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InDepth InterView: Frances Ruffelle Talks 54 Below Shows, LES MISERABLES, Broadway, Hollywood, Upcoming Projects & More

Today we are talking to a Tony Award-winning performer known around the world for her iconic original performance as Eponine in both the West End and Broadway editions of international stage sensation LES MISERABLES, copiously convivial chanteuse Frances Ruffelle. Discussing her legacy with the iconic mega-musical and her relationship with the show's director, John Caird (who co-directed with Trevor Nunn), Ruffelle opens up about a life in the theatre, telling tales of her time spent treading the boards in the various incarnations of LES MISERABLES - winning the Tony for her Broadway performance - as well as working on the original London production of Stephen Schwartz's CHILDREN OF EDEN with Caird and fellow InDepth InterView participants Matthew Bourne and Ruthie Henshall in addition to shedding light on fascinating workshop experiences - STARLIGHT EXPRESS, SUNSET BOULEVARD and WHISTLE DOWN THE WIND among them - and her more recent roles, such as her West End run as the title character in PIAF, the Menier Chocolate Factory revival of PIPPIN and featured part making up the intricate ensemble of William Finn's entertaining revue MAKE ME A SONG, to name but a few. Ruffelle also discusses her solo album work and future recording plans and also comments upon the pop success of her daughter, UK music star Eliza Doolittle. Most importantly, Ruffelle peels back the layers on the return engagement of her successful solo show BENEATH THE DRESS and clues us in on what we can expect from her upcoming dates at celebrated cabaret venue 54 Below next week. Plus, Ruffelle fills us in on her next cabaret piece and its French inspiration, as well as shares the 411 about her new films coming out in the next couple of months - drama, horror, comedy and beyond. All of that, thoughts on Broadway versus the West End, sharing the screen with Anne Hathaway and Samantha Barks in the mega-hit big screen edition of LES MISERABLES, news on some of her upcoming screen roles, starry stories of the stars as well as much, much more in this all-access pass with a particularly lovely and lively leading lady.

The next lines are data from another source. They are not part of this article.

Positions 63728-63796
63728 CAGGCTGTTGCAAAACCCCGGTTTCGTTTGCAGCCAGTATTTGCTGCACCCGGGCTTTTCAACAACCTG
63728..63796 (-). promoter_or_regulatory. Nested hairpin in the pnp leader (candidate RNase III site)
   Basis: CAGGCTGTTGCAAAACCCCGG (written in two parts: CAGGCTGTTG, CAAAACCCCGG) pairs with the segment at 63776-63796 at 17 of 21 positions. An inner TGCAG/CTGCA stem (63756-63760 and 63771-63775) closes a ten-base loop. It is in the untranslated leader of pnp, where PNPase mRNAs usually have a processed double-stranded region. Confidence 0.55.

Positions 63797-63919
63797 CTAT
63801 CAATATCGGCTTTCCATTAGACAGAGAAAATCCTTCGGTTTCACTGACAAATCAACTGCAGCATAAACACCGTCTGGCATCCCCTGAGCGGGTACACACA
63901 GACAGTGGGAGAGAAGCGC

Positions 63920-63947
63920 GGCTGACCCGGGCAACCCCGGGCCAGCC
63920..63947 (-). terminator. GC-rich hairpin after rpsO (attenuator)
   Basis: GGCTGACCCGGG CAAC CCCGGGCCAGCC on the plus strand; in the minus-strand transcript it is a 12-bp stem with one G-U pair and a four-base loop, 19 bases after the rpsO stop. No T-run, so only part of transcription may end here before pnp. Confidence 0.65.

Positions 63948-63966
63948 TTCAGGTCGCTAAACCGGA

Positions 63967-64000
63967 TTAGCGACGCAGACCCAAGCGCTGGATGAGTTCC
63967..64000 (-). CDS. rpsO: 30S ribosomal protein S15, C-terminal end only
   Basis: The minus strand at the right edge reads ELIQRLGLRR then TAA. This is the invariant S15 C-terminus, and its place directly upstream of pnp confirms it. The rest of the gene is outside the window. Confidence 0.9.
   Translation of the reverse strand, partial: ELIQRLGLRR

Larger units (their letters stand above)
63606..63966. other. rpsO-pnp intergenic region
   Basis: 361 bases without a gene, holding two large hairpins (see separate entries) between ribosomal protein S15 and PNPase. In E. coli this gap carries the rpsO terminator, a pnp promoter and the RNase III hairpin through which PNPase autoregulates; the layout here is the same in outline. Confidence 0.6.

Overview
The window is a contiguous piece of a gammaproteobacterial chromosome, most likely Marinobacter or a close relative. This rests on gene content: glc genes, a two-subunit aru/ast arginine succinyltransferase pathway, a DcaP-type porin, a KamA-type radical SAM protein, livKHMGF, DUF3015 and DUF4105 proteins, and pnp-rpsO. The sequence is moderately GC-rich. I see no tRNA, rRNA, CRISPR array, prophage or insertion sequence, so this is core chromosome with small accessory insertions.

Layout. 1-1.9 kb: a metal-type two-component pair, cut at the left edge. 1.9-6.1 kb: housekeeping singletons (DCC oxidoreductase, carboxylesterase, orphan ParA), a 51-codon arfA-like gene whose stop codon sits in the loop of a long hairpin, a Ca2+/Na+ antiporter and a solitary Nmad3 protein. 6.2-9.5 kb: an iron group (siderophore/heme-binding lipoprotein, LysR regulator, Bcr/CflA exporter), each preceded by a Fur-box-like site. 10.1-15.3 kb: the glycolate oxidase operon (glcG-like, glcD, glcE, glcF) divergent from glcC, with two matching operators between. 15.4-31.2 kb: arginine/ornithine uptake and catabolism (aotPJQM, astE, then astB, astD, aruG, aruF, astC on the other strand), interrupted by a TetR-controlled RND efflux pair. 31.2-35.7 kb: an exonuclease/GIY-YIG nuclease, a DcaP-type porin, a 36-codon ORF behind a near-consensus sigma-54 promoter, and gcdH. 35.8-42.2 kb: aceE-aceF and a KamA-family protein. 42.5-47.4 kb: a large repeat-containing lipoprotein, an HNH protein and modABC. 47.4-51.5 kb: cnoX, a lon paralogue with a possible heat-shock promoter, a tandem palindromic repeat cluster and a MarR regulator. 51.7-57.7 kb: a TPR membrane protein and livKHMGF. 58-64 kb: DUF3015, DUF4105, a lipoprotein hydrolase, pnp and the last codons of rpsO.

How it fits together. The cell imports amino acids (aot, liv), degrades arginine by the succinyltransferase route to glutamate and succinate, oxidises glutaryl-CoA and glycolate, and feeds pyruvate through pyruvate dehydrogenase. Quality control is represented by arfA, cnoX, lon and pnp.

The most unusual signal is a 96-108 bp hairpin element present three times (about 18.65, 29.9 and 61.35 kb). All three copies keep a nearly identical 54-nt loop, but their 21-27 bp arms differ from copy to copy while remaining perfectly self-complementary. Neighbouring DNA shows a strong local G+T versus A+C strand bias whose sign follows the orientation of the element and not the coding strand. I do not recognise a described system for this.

More information on Frances Ruffelle's BENEATH THE DRESS at 54 Below on September 16 and 18 is available at the official website here.
Also, follow Frances on Twitter here.

On Her Own

PC: What can we expect from the return engagement of your BENEATH THE DRESS show at 54 Below coming up next week?

FR: Well, BENEATH THE DRESS is a show we've done for about four years now, and, without giving anything away, it's not really cabaret - I've always sort of called cabaret the c-word, if you know what I mean. So, it's a full show. You get your money's worth, basically! It's kind of like the story of my life - it's quite honest and real, actually. It's funny, it's crazy, it's high, it's low - and, it moves pretty quickly. And, all the songs are songs that I relate with or by singers who I admire.

PC: Will you sing "On My Own"?

FR: I don't sing "On My Own" to be honest! [Laughs.] But, who knows, I might put it in just for New York!

PC: You have such an idiosyncratic sound to your voice - is that a blessing and a curse or have you found it mostly beneficial?

FR: It is a bit odd, isn't it?! [Big Laugh.] I know people have commented on it quite a bit over the years.

PC: They used to poke fun at that sort of stuffy sound you had in the old days on some recordings.

FR: I know - and I've never been sick when I was doing a show or recording anything, really! At least not LES MIZ. But I guess that's how they hear me - or did.

PC: Before we get to LES MIZ, tell me about doing the workshop of Andrew Lloyd Webber and Jim Steinman's WHISTLE DOWN THE WIND.

FR: Yeah, that was amazing! It was before it ever really happened. It was the very first tryout.

PC: What role did you play?

FR: I was Candy.

PC: Oh, wow - "Tire Tracks & Broken Hearts".

FR: Yeah, yeah, yeah! Really good.

PC: Did you enjoy the score? It's certainly unique. It really rocks.

FR: Oh, yeah - I loved it. I absolutely loved it. The funny thing was that I had just given birth to my third child and Andrew said to me, "Oh, can you come and do this show for me at Sydmonton?" which is his country house; that's where we did the workshop. And, so, of course, I had to say yes! But, I was breastfeeding - newly breastfeeding - and I remember rehearsing Candy and sometimes I would look down and my whole top would be covered in milk!

PC: That's wild!

FR: Yeah, it was really not very sexy though - and, she was a really sexy character! They changed that character a lot in the final show, anyway - obviously, they must have gotten put off because of all the milk! [Laughs.]

PC: "Off Ramp Exit To Paradise" was a cool little song for that character, too. Do you remember that from the workshop?